Aug 28, 2019 / 6sqft / By Dana Schulz
It’s been nearly two years since artists Gillie and Marc first revealed their “Statues for Equality” project. Noting that less than three percent of all NYC statues are of women, the husband-and-wife public art specialists created a series of 10 bronze sculptures of inspirational women who were voted on by the public–Oprah Winfrey, P!nk, Nicole Kidman, Jane Goodall, Cate Blanchett, Tererai Trent, Janet Mock, Tracy Dyson, Cheryl Strayed, and Gabby Douglas. Monday, on Women’s Equality Day, the statues were unveiled in front of RXR’s Realty’s 1285 Avenue of the Americas (h/t Untapped Cities).
As 6sqft previously reported, “Each woman depicted in the monument [stands] in the middle of an oversized flower of her own choosing, a symbol of power, comfort, and beauty.” Each is also accompanied by a plaque that speaks to her contributions to society. The statues are valued at more than $100,000 each. According to Marc, “In order to truly honor the cause, it was crucial we cast the statues in bronze. They will live on, much like the statue itself, beyond your lifetime and the lives of your contemporaries.”
Though only five of New York City’s 150 statues depict nonfictional women, there are many other cities with the same issue. As Gillie and Marc explain, of Sydney and London’s statues, only four and three percent, respectively, are of women. Therefore, the pair is working to bring Statues for Equality to these cities, as well as Los Angeles, San Francisco, Chicago, Houston, Washington D.C., Toronto, Manchester, Melbourne, Singapore, and New Delhi. The public can nominate women to be included.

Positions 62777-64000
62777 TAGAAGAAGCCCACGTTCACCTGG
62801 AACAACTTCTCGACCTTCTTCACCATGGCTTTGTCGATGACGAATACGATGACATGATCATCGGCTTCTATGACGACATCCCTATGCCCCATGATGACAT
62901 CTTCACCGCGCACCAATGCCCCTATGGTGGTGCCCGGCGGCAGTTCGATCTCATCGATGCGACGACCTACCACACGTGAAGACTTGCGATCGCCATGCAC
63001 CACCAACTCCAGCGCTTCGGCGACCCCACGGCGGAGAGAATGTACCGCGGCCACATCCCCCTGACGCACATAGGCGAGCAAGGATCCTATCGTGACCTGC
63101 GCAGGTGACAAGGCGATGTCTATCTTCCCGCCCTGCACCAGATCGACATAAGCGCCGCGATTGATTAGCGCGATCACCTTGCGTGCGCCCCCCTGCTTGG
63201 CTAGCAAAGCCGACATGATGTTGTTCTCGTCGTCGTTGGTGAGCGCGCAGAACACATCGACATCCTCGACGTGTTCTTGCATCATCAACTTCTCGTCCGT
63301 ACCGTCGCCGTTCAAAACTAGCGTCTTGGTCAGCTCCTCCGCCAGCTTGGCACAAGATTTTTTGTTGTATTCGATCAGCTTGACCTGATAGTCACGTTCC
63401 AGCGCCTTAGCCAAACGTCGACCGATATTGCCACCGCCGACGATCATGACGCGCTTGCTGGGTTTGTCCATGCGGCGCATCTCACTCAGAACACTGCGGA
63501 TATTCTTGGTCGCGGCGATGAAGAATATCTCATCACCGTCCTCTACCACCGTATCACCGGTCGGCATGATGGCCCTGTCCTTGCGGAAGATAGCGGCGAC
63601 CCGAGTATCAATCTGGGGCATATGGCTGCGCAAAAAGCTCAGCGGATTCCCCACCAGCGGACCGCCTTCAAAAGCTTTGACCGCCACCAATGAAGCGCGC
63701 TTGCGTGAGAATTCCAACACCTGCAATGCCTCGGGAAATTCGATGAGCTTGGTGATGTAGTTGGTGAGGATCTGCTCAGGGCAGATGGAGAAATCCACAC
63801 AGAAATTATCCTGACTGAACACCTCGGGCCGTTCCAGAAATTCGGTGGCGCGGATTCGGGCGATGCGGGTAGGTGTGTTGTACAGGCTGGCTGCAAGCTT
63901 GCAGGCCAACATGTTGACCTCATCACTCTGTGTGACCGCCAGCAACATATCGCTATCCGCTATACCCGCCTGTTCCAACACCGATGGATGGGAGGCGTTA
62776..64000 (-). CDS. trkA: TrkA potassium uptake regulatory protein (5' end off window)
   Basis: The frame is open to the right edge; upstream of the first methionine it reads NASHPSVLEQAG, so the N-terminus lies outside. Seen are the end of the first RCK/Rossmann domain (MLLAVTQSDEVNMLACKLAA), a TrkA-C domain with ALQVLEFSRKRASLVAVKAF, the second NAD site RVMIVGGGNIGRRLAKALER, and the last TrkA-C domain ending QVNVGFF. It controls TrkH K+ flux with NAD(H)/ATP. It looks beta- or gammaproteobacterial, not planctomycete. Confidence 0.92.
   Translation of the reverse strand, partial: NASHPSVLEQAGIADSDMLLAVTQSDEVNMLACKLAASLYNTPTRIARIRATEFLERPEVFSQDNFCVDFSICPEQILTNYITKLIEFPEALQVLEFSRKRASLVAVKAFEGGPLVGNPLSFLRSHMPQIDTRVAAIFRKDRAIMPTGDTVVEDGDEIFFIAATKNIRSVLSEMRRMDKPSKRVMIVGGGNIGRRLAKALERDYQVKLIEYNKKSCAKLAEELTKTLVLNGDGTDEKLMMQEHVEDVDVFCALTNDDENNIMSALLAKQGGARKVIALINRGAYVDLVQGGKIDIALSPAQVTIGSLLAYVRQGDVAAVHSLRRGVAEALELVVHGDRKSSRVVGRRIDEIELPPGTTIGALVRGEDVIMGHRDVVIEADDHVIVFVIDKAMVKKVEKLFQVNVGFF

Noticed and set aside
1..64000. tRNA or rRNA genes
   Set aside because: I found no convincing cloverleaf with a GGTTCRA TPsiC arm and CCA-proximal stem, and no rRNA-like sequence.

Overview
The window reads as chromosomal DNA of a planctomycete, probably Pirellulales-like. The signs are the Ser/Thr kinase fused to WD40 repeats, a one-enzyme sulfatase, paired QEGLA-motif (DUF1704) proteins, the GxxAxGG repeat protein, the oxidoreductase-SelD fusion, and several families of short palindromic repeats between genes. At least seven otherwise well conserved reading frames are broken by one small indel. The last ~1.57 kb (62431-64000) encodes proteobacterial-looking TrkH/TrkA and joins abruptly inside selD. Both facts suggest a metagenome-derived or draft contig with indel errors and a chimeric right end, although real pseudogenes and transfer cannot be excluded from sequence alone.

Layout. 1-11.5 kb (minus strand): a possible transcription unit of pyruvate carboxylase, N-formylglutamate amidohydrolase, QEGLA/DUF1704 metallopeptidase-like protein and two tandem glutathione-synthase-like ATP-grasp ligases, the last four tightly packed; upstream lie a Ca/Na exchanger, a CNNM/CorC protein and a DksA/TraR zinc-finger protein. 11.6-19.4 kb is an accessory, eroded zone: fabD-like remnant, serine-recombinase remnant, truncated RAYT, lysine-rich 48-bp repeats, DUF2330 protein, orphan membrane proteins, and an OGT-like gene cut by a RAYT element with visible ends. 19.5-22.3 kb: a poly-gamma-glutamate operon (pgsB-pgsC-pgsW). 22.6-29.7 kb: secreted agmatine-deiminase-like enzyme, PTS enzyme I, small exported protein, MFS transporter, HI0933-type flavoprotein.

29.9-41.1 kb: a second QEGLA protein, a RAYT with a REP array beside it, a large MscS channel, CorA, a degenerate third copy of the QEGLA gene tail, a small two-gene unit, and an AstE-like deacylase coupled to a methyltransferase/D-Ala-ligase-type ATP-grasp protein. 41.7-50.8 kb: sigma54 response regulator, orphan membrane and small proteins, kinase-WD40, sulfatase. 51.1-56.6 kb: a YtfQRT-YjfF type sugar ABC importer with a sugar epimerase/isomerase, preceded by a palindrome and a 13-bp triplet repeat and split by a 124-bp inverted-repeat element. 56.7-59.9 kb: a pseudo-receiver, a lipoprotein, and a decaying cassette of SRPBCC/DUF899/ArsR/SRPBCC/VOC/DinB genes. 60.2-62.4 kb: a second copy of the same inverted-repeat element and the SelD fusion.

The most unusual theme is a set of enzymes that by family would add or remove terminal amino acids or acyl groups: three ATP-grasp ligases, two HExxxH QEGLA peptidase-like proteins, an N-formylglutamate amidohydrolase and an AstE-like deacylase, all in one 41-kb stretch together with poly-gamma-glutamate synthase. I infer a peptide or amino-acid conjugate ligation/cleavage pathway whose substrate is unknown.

Here in NYC, other initiatives are also looking to address the disparity. Last year, the city launched She Built NYC!, a $10 million program seeking public nominations to bring more commemorations of historic New York City women to public spaces. The first of these monuments will be located in Prospect Park and honor New York congresswoman Shirley Chisholm (Chisholm also recently had a state park named after her). The next monument was announced in conjunction with Pride Month. It will be located in Greenwich Village andhonor transgender activists Marsha P. Johnson and Sylvia Rivera, both of whom were key players in the Stonewall Uprising and ensuing LGBTQ rights movement. Separate from the city’s initiative, a monument honoring 19th-century investigative journalist Nellie Bly is coming to Roosevelt Island.
Additionally, the Parks Department is in the process of unveiling Central Park’s first statue of real women. The original design depicted Elizabeth Cady Stanton and Susan B. Anthony, but some felt it was not an accurate representation of the suffrage movement as many African-American women were involved in the cause. The proposal has since been revised to include Sojourner Truth.
Gillie and Marc’s project also extends to Brooklyn, where an exhibit of their portrait paintingsis on view at City Point. They’ll also bring one of their signature bronze sculptures to the development, this one of Justice Ruth Bader Ginsburg, which will be unveiled on August 26, 2020.